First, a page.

One big political obstacle to coping with climate change is that today is never a good day to start making painful adjustments, while the biggest problems with not adjusting today tend to come decades in the future. And one major difference of interests between different groups in the electorate is that many people alive today will be dead decades in the future while others of us are planning to still be alive. That’s why I liked this bit of framing in Ben Adler’s Newsweek piece on Obama and young people.
The first graf:
You might not expect the under-30 crowd to queue up for a cap-and-trade hearing on Capitol Hill. But there they were, all last week, many wearing green shirts with environmental slogans, waiting patiently for hours to get seats for a public meeting on the American Clean Energy and Security Act. At times, fully one quarter of the room appeared to be in their 20s.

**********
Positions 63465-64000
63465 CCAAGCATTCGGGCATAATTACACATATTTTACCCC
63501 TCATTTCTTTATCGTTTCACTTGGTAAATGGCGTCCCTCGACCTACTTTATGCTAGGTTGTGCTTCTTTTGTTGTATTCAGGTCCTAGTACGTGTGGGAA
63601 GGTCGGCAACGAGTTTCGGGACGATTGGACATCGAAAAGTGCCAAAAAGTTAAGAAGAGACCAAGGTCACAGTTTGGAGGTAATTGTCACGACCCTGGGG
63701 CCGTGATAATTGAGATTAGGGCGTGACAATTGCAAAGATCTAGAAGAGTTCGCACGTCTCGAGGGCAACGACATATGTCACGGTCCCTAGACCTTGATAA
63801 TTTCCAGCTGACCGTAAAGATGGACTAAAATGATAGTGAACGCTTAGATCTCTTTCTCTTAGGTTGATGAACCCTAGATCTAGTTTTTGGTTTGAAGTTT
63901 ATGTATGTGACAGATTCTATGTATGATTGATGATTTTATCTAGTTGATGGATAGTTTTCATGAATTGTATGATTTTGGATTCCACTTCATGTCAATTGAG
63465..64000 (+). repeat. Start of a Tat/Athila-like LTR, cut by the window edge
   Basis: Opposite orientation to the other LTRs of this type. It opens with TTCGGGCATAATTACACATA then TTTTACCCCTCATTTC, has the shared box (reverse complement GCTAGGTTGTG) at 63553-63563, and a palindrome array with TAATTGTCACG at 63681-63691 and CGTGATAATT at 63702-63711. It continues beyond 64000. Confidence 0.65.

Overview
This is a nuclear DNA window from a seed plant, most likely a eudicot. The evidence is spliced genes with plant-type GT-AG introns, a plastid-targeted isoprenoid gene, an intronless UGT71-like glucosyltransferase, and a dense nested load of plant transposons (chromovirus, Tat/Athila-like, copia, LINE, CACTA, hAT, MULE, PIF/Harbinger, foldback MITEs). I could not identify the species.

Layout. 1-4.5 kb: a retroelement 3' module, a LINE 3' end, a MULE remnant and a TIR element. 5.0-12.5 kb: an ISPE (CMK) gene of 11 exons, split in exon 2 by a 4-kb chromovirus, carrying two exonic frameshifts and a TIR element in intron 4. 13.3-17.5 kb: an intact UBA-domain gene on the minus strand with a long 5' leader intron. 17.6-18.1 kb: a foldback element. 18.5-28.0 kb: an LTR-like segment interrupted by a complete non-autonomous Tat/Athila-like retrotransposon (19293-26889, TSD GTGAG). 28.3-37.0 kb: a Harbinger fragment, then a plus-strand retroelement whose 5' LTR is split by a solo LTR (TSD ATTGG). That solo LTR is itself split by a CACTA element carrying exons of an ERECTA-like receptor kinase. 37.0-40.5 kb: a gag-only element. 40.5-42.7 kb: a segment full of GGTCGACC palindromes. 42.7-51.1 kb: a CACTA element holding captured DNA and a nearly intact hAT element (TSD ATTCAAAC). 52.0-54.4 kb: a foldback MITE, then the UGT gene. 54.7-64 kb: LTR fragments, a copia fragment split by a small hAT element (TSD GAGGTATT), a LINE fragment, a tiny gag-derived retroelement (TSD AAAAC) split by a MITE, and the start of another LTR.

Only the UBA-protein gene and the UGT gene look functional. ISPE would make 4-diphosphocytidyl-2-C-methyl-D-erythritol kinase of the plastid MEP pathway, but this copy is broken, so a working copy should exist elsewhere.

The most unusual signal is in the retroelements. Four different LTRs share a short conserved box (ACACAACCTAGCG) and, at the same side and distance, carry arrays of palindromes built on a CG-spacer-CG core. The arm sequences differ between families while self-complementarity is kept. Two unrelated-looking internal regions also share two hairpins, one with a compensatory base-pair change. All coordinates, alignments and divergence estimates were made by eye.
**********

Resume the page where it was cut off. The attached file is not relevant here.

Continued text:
Then there’s a bunch of stuff and then the last one:
It seems that is the one thing young liberals and conservatives do agree on: they all expect to live a lot longer, and, whether it is spending or global warming, to bear the consequences of decisions made today.
I’ll be 68 in 2050 enjoying, or not, the long-run consequences of our decision to act responsibly, or not, on carbon emissions. For someone who’s 68 today, by contrast, this is going to look like a question of little consequence.